Parse through the answers and the phrasing from Tom Brady the last few days, and it has become obvious — the Patriots quarterback is dealing with a minor knee injury.
You know it, I know it, he knows it, we all know it.
“It’s been 15 weeks of football, and there’s always bumps and bruises you deal with,” Brady said Monday night on Westwood One Radio.
The Patriots’ offense has fizzled the last two weeks, scoring 10 points in a loss at Pittsburgh and looking inept in the passing game in their win over Buffalo on Sunday.
Brady doesn’t look like a healthy quarterback. He’s bailing on a lot of throws at the first sign of a pass rush. He’s not always stepping into his throws. He looks less mobile than usual.
Brady has tried to deny it, but his denials basically confirm that he is dealing with a left knee injury.
“There are a lot of guys dealing with a lot of things,” Brady said Monday. “It’s the nature of the sport. It is about having mental and physical toughness and grinding through whatever you have and try and go out there and help the team win.”
Brady first popped up on the Patriots’ injury report with a knee injury on Nov. 21, 10 days after their loss at Tennessee. He reportedly tweaked his knee on his 6-yard reception on the gimmick play against the Titans. Brady also had an issue with his knee brace in the Miami game Dec. 9 that sent him to the turf for a minute, but it is unclear if that was injury related.
The Patriots had a bye following the Titans game, but for the next three weeks — leading up to the games against the Jets, Vikings, and Dolphins — Brady appeared on the Patriots’ injury report as “limited” in practice with his knee injury at least one day per week.
Brady has practiced fully in each of the last two weeks and hasn’t been listed at all on the injury report, but that doesn’t mean he’s fully healthy, either. He was not on Wednesday’s injury report.
Go back and watch the Bills game. Brady bails on a screen pass to James Develin, even though the play is set up perfectly. He skips a throw to Cordarrelle Patterson because he doesn’t follow through completely. He bails on another throw that should have been a big gain to Julian Edelman over the middle.
Brady finished with 126 passing yards, his lowest output since 2013. Brady may be 41, but this isn’t the Brady we’re used to seeing, even from earlier this season.
Bill Belichick took Brady out of the game with 6:39 left in the fourth quarter, and later said, “I thought that was the right thing to do.” The Patriots were up, 24-6, at the time, but Brady rarely comes out of the game at that score, especially since the Patriots were only handing the ball off.
“I’m never going to talk about injuries or things that I have,” Brady said last week. “Obviously I dealt with a knee injury a while ago, but I’ve been off the injury report for a few weeks, so I’m feeling great.”
Brady got a little snappy about it in his weekly WEEI segment on Monday.
“I am not getting into specifics of injuries,” Brady said. “It just doesn’t make any sense. Nothing benefits me talking about injuries and my injuries and so forth.”
It doesn’t benefit Brady to put a bull’s-eye on his knee for opposing defenders, or to let them know that he can’t always step into his throws.
It certainly doesn’t benefit Brady to make excuses. Brady is not the only Patriot playing through injury right now.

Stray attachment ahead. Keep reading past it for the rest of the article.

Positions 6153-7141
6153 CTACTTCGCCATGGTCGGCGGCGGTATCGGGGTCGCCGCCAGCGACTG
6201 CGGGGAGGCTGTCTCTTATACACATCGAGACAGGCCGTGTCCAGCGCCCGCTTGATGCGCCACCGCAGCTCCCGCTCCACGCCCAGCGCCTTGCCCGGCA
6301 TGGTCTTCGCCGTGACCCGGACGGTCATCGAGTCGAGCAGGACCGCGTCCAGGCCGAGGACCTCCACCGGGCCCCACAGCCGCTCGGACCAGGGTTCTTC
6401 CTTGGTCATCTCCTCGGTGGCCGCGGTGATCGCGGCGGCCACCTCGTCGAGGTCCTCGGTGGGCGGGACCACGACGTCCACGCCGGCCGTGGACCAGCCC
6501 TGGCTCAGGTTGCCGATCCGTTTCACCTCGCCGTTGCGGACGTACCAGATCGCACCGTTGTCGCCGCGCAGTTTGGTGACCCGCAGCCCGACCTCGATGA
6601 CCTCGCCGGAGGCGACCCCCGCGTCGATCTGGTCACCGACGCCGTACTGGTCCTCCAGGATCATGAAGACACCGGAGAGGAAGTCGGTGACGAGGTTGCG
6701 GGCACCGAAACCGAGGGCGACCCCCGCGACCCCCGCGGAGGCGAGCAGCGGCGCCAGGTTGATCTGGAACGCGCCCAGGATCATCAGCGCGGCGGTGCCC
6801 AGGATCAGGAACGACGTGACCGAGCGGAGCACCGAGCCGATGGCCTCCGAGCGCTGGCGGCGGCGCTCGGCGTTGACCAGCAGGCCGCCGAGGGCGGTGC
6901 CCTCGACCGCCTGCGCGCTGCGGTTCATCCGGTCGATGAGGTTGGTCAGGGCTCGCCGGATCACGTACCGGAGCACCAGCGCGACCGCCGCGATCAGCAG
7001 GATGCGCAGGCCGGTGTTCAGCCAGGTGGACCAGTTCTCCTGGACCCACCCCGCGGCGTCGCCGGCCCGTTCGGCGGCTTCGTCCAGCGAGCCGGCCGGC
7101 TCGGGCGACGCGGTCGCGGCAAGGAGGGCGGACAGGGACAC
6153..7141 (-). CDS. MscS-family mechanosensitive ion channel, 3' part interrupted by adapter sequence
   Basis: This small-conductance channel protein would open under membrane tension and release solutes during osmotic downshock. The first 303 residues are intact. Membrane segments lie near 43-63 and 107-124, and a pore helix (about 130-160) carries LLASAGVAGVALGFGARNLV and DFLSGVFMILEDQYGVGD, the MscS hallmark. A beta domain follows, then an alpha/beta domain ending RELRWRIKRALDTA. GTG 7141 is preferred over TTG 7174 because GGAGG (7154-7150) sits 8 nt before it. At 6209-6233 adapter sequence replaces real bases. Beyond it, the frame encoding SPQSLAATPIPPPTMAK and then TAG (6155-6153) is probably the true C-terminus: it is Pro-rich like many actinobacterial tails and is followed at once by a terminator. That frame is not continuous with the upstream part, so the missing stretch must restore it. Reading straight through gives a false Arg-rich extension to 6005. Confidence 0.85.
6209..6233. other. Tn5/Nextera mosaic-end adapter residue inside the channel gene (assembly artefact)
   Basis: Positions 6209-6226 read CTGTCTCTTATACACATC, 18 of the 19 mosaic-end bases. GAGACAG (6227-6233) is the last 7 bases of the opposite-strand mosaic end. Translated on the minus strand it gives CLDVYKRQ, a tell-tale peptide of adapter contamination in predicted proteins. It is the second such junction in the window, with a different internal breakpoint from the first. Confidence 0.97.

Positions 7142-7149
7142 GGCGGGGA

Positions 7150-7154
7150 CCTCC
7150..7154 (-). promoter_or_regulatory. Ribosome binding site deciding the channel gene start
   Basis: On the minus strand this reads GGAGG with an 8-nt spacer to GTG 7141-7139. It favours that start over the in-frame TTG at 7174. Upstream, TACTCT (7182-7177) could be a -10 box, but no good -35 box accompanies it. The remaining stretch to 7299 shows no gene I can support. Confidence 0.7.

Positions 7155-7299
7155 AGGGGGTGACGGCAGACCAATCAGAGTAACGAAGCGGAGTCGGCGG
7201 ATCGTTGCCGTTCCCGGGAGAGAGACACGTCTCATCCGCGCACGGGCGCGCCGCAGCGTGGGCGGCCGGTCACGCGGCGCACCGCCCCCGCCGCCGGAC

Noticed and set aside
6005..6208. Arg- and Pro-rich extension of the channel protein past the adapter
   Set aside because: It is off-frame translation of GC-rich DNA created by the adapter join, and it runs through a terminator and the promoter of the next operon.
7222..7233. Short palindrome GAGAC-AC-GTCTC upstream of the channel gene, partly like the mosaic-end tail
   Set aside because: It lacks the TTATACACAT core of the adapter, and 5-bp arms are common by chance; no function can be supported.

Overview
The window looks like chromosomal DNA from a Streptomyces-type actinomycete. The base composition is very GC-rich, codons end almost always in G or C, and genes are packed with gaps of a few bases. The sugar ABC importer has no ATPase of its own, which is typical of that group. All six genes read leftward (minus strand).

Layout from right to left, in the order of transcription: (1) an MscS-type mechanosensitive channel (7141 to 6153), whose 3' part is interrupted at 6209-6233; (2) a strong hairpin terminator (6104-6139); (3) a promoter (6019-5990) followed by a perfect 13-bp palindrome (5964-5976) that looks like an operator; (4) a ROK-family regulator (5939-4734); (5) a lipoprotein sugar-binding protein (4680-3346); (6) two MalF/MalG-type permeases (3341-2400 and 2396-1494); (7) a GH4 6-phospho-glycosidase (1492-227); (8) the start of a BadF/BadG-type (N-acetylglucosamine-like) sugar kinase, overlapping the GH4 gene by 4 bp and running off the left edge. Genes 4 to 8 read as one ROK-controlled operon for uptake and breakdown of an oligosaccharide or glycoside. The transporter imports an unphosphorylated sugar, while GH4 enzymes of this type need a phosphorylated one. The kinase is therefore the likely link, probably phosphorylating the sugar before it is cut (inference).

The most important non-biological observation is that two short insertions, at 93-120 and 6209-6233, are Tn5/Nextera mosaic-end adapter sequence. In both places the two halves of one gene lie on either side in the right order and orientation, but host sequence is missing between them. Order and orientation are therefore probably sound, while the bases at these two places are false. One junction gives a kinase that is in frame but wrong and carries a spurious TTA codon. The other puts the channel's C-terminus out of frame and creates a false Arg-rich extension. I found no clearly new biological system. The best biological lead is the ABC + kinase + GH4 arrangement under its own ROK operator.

A knee injury doesn’t benefit the TB12 brand, either. Brady’s whole persona and brand revolves around him staying healthy and being able to fight back against Father Time. Struggling through a nagging knee injury is no way to sell foam rollers and pliability workouts.
“I feel great. I really do,” Brady insisted on Monday. “I mean, I was on the injury report for I think three or four weeks with a knee, but I have been practicing every day since I came off that.”
Then the knee definitely can’t be an excuse for the Patriots’ struggling passing game of late. The fact that Brady is practicing every day and suiting up for games means he has a standard of performance he is supposed to live up to, injury or no injury.
“I obviously get frustrated when we don’t execute the way we’re capable of executing,” he said. “I’d love to see a game where we put it all together and see the outcome of that game, because I think we’d all feel pretty positive about that.”
Time is running out for that to happen, with just one regular-season game left before the playoffs. There’s little reason to think the Patriots’ passing attack will snap out of its funk.
Brady’s arsenal has been diminished with the suspension of Josh Gordon. Rob Gronkowski is a shell of his former self, and Brady isn’t even looking at Chris Hogan or Phillip Dorsett. Add in the fact that Brady isn’t moving as well, isn’t always stepping into his throws, and has a tendency to bail in the face of the pass rush, and it’s hard seeing how Brady could just snap his fingers and start firing off 300-yard games again.
Edelman is the only player who can win one-on-one matchups consistently. And Brady has almost no deep ball right now — in the five games since the bye week, Brady has just seven passes of more than 30 yards. One was a 42-yarder to James White on the final play of the first half against the Vikings, who were playing all the way back on the goal line. Another was the 63-yard touchdown to Hogan on a massive coverage breakdown by the Steelers.
With Brady hobbled, expect the offense to continue to look as it has the past few weeks, relying mostly on deception: Play-action passes, jet sweeps, and bubble screens to Patterson, screen passes to White and Rex Burkhead, the double-fake-reverse play-action pass that Brady threw to Hogan. Anything to get the defenders off Brady’s back, and the ball out of his hands quickly.
Because while Brady isn’t on the injury report, it’s clear that he’s not quite right.